I find it ironic that companies, while they have come to terms with the importance of technology in their businesses, still haven't figured out how to hire the best talent to use and maintain that technology.
Here's what's wrong with the picture: Company A wants to build out their technology solutions to keep pace with their competitors. They hear about virtualization, the cloud, and mobile technology so they look for people who know about them.
How It's Usually Done
Step #1 is to identify the terms used in those technologies and build a job description around them. They buy expensive resume-scanning software at the behest of HR because HR doesn't know much about what kind of hires need to be made in IT.
This resume-scanning software looks for apt terms like Openstack or Software as a Service in all the resumes they receive. If they can find one that is dotted with some of those terms, they feel like they've hit the jackpot. This is not good.
Why It's Bad
For one thing, it's pretty easy for anyone--most especially IT pros--to litter their resumes with terms they know will catch the attention of these programs. But, there's another problem with this way of doing things: By over-focusing on an algorithm of keyword percentages, you are likely to miss out on the more valuable employee--one who has an aptitude for tech and can pick up any type of tech, not just the one you're looking for.
Successful companies hire technology employees who stay on the cutting edge and who are flexible enough to learn about any new tech that comes along. Let's take an example from another field, music. Let's say you're the leader of a band that plays country-western music. You're looking to hire a new guitarist and you find someone with years of experience playing country music. He knows his country-western standards backwards and forwards and has played with country-western bands only. He seems like a perfect match.
But then you have a guy who plays all music genres but doesn't have years of experience with just country-western. If you hire the first guy based on what you need right now, you could be out of luck when later on, your band takes on a more rock-and-roll feel because you want to broaden your audience and make more money. That's when you want the guy who could easily adapt.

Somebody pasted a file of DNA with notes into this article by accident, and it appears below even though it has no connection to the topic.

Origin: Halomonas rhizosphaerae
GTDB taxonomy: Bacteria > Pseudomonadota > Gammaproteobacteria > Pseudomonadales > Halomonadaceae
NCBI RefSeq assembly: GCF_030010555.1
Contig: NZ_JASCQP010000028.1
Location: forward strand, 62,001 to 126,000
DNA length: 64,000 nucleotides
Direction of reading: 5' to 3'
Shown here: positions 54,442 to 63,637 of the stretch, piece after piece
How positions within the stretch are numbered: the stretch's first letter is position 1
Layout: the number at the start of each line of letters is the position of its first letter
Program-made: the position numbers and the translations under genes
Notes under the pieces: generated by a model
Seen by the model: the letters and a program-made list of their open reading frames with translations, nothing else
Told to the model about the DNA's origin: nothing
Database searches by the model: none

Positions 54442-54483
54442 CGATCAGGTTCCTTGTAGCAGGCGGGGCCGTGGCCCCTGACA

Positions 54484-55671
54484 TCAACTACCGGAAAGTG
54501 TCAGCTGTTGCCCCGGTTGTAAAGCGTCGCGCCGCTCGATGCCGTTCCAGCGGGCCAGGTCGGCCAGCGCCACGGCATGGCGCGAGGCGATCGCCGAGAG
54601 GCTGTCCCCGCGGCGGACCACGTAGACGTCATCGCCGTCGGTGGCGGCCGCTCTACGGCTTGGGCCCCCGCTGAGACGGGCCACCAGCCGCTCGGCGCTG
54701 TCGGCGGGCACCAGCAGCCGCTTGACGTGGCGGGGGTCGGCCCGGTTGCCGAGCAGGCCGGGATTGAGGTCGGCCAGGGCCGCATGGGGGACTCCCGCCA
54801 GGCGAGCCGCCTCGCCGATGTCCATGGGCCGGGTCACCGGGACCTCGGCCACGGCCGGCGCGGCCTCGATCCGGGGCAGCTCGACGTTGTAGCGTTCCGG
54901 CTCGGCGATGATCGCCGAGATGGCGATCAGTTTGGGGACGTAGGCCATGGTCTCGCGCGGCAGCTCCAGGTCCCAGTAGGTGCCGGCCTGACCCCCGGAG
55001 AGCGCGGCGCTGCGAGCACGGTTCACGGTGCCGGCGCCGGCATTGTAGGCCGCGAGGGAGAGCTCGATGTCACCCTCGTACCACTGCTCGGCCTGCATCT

The same is true with tech. Needs can change rapidly and for reasons you'd never even think of. And this holds true for programming languages than anything else. For example, people have been predicting the demise of Java in traditional settings for a while. Companies may have discounted expertise with the language because of that. But, probably due to the popularity of Android, Java is still out there going strong.
Perl was once a popular language, but because of its declining role in open-source communities, you're seeing fewer and fewer job ads asking for expertise in that particular language.
Another example is the cloud. The cloud is really in its infancy in the corporate world. If you may find someone who has experience handling the cloud for a company, but wouldn't it be better to have someone already on staff who can easily -- and happily -- learn about the new technology as it happens?
The Problem with Changing
It's easy for me to make these suggestions for corporations looking for IT talent. What isn't easy is finding a way to hire people with aptitude. It's not something that you can easily spot in an interview or on a resume unless you probe deeper. But you must.
You can also train existing personnel to take up the mantle of tech for your company. The days of just keeping the corporate head above water are ending and you have to figure out how to innovate, sometimes using the resources you currently have.
Training has fallen out of favor over the last few years and it may seem expensive to some. But compare that expense to long drawn-out hiring experiences (and, alas, expensive bad personnel decisions) and you'll see that it's something you should invest in.
There is a war on IT talent right now. Don 't fall into the trap of thinking you have to find someone who matches exactly what you need right now. For one, "right now" changes. Secondly, if you have the right IT people in place already, they could be leading the change.
About the author: Nicholas H. Parker is a business coach and marketing manager with huge experience. He writes articles at Buy Essay Club to share his knowledge with others. He is highly interested in the web design sphere.